Carl von Clausewitz
- LAST REVIEWED: 19 April 2015
- LAST MODIFIED: 06 February 2012
- DOI: 10.1093/obo/9780199791279-0026
- LAST REVIEWED: 19 April 2015
- LAST MODIFIED: 06 February 2012
- DOI: 10.1093/obo/9780199791279-0026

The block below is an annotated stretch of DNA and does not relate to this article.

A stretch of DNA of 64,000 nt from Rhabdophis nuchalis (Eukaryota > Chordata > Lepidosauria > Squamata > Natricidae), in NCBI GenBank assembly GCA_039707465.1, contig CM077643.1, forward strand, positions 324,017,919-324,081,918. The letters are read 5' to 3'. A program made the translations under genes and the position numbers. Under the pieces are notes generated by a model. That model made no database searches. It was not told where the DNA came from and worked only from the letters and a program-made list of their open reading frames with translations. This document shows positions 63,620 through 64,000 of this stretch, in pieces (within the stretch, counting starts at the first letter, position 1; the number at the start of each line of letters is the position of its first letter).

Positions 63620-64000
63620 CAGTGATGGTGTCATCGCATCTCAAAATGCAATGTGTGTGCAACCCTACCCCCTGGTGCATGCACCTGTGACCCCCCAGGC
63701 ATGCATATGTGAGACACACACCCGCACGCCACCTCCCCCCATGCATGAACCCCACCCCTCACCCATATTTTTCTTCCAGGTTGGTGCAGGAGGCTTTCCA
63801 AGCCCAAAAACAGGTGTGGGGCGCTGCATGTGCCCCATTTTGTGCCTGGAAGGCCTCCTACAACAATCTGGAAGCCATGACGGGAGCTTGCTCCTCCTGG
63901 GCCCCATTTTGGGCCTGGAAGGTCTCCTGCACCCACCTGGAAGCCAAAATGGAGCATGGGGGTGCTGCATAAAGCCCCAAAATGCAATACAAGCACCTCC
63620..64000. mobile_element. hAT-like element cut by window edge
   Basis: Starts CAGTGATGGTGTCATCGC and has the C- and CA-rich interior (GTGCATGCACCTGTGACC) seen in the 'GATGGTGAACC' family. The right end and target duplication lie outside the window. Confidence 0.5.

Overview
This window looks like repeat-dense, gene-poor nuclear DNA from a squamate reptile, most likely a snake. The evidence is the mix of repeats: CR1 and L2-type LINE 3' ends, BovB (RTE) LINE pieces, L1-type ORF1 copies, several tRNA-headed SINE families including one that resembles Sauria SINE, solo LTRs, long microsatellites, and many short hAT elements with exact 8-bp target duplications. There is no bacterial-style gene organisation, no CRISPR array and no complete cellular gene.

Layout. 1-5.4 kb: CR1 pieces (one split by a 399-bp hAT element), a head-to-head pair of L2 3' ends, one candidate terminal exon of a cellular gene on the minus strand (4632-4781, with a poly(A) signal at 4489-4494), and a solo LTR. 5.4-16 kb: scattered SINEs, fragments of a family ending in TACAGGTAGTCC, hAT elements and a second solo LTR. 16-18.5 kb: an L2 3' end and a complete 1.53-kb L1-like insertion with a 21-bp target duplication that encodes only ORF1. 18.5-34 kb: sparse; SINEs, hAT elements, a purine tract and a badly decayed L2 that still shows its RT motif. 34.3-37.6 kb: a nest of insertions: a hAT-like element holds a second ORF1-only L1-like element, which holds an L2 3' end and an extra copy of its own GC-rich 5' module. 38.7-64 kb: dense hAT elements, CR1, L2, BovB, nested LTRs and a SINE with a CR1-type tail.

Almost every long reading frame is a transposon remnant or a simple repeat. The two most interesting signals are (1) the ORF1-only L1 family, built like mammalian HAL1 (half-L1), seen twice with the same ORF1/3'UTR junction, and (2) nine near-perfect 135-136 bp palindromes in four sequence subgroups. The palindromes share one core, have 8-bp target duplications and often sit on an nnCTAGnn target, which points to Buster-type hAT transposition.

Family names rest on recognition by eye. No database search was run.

The Prussian-German soldier and military philosopher Carl Philipp Gottlieb von Clausewitz (b. 1780–d. 1831) served as a practical field soldier with extensive combat experience against the armies of revolutionary and Napoleonic France, as a staff officer with political/military responsibilities at the very center of the Prussian state, and as a prominent military educator. Clausewitz first entered combat as a cadet at the age of 13; rose to the rank of major-general at 38; married into the high nobility; moved in rarefied intellectual circles in Berlin; and wrote a book, Vom Kriege (On war; Berlin: Dümmlers Verlag, 1832), that has become the most influential work of military philosophy in the Western world and beyond. The text has been translated into virtually every major language and remains a living influence on historians and modern strategists in many fields. There is, however, a great deal of confusion and disagreement as to the motivations for Clausewitz’s actions and writings; the content, meaning, and implications of his arguments; the nature and validity of his methodology; the impact of his arguments on other thinkers and actors and on events; and how to make practical military, political, historical, and educational use of his ideas. As with the work of any great intellect, Clausewitz’s book functions both as a provocative window into reality and as a mirror for the times, prejudices, concepts, and concerns of his readers. Indeed, even though the focus of Clausewitz’s magnum opus is narrowly on the conduct of military operations in wartime, not policy, politics, the state, human nature, the nature of historical processes, or the nature of reality itself, it is a mark of the book’s profundity that these subjects arise almost immediately in any serious discussion of it. Accordingly, Clausewitz’s own writings and the large and varied literature they have provoked or helped shape encompass the entire range of human thinking about war and politics. But even the most serious writers on Clausewitz tend to produce distinct, idiosyncratic, and mutually incompatible interpretations. There is also a large tertiary literature, much of which has been created by a cottage industry of encyclopedists and “crammers,” providing shallow summaries for the temporary enlightenment of generations of harried undergraduates and soldier students. At the same time, Clausewitz and his ideas (directly, indirectly, and sometimes by mere reputation) have long provoked a hostile response, often energized by ideology, national prejudice, the personal ambitions of competing writers, and the peculiar character of military problems in any given era as well as by genuine disagreement. All these aspects of the literature on Clausewitz are revealing of the difficulties—emotional, intellectual, conceptual, organizational, political, psychological, and so on—inherent in developing any coherent philosophy of war.